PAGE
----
AWS Graviton processors are designed by AWS to deliver the best price-performance for your cloud workloads running in Amazon EC2.
In this lab scenario, you'll learn how to easily migrate a web application to run on AWS Graviton. You'll start by baselining a deployment of the web application to run on standard x86 based EC2 instances (t2.micro), this will be accomplished with the use of Terraform. The deployment will set up an ASG and launch template for the web application servers, plugging it into an already deployed and running ALB (created by the lab at launch time). You'll then be walked through the process of updating the provided Terraform templates to redeploy the same web application onto Graviton based EC2 instances (t4g.micro). The required modifications to get the web application working on Graviton will be the emphasis of this lab, and as such will highlight different areas that need to be considered when porting an application from x86 to Graviton.
Note: To keep things simple and to quicken the lab launch time, all AWS networking and compute resources provisioned within this lab take place in the publicly zoned area of the default VPC, and as such the security posture is limited and should not be replicated in your own production environments.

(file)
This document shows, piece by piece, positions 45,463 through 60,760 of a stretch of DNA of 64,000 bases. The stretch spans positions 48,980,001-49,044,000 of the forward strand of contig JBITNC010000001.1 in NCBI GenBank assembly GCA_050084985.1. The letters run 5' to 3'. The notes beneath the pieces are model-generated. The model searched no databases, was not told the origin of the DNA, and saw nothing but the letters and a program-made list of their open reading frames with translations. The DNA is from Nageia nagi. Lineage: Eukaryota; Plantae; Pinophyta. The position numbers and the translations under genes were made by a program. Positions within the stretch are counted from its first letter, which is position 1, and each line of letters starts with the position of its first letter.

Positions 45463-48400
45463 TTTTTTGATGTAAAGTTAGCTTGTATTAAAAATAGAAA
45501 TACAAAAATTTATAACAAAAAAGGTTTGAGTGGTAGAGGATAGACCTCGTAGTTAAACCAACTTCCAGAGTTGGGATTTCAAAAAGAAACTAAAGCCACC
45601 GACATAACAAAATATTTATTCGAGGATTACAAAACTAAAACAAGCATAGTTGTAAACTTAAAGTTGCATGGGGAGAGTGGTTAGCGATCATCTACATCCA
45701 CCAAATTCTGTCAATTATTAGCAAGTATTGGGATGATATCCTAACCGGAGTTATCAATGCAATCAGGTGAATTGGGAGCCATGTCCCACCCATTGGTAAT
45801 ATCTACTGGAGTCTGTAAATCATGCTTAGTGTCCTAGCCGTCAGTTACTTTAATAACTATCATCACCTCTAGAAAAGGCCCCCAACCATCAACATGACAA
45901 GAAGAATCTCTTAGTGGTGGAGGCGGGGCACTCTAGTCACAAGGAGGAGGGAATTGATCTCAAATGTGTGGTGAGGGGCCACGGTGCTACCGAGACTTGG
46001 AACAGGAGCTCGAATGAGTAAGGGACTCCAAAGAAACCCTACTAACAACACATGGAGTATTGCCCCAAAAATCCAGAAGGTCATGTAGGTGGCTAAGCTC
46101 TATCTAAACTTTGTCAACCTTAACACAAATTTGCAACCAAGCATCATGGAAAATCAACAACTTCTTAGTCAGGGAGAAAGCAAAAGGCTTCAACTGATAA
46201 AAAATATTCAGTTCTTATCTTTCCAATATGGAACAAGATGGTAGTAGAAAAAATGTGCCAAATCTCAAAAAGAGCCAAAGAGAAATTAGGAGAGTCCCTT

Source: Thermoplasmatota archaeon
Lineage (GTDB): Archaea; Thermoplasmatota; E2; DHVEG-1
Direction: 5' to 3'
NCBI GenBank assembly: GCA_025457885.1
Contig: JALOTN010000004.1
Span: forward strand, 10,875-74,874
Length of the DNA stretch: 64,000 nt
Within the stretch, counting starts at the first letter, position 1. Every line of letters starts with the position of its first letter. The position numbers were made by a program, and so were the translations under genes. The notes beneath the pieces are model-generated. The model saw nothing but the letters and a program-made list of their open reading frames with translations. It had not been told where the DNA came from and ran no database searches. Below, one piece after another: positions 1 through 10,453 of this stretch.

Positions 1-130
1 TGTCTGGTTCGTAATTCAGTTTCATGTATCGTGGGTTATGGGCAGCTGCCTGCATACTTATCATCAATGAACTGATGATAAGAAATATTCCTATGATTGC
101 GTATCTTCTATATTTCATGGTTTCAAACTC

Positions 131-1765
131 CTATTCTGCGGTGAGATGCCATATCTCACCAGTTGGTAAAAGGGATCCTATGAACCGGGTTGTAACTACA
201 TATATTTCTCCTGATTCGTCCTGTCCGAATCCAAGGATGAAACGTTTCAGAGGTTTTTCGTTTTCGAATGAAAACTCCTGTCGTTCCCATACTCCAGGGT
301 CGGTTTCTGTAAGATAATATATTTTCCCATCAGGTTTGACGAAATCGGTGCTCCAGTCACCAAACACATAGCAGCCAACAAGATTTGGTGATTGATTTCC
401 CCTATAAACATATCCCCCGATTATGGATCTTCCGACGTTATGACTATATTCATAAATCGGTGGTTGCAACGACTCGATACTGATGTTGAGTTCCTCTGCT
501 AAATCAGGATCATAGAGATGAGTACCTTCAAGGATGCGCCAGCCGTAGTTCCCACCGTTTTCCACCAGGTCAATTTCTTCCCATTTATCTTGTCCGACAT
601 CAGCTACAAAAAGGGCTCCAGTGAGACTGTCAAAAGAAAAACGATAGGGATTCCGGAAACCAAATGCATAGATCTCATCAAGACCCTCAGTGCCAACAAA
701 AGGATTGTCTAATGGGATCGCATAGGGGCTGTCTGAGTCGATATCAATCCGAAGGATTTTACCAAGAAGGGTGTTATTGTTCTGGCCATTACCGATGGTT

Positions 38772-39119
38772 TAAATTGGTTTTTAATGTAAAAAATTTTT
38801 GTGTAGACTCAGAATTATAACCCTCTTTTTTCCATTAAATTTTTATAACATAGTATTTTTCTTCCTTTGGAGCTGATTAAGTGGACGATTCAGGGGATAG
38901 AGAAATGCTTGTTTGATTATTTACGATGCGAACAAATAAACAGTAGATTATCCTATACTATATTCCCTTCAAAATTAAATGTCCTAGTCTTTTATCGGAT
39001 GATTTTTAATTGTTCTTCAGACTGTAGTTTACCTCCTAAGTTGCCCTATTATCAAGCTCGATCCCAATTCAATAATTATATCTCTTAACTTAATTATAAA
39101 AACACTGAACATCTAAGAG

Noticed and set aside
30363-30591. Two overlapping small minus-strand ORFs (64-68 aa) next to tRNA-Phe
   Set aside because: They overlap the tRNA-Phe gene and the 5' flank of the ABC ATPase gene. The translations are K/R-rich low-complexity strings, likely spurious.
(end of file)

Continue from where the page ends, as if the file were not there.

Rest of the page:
Upon completion of this lab, you will be able to:
Familiarity with the following will be beneficial but is not required:
This lab will start with the following AWS resources provisioned automatically for you:
To achieve the lab end state, you will be walked through the process of:
Jeremy is a Content Lead Architect and DevOps SME here at Cloud Academy where he specializes in developing DevOps technical training documentation.
He has a strong background in software engineering, and has been coding with various languages, frameworks, and systems for the past 25+ years. In recent times, Jeremy has been focused on DevOps, Cloud (AWS, Azure, GCP), Security, Kubernetes, and Machine Learning.
Jeremy holds professional certifications for AWS, Azure, GCP, Terraform, Kubernetes (CKA, CKAD, CKS).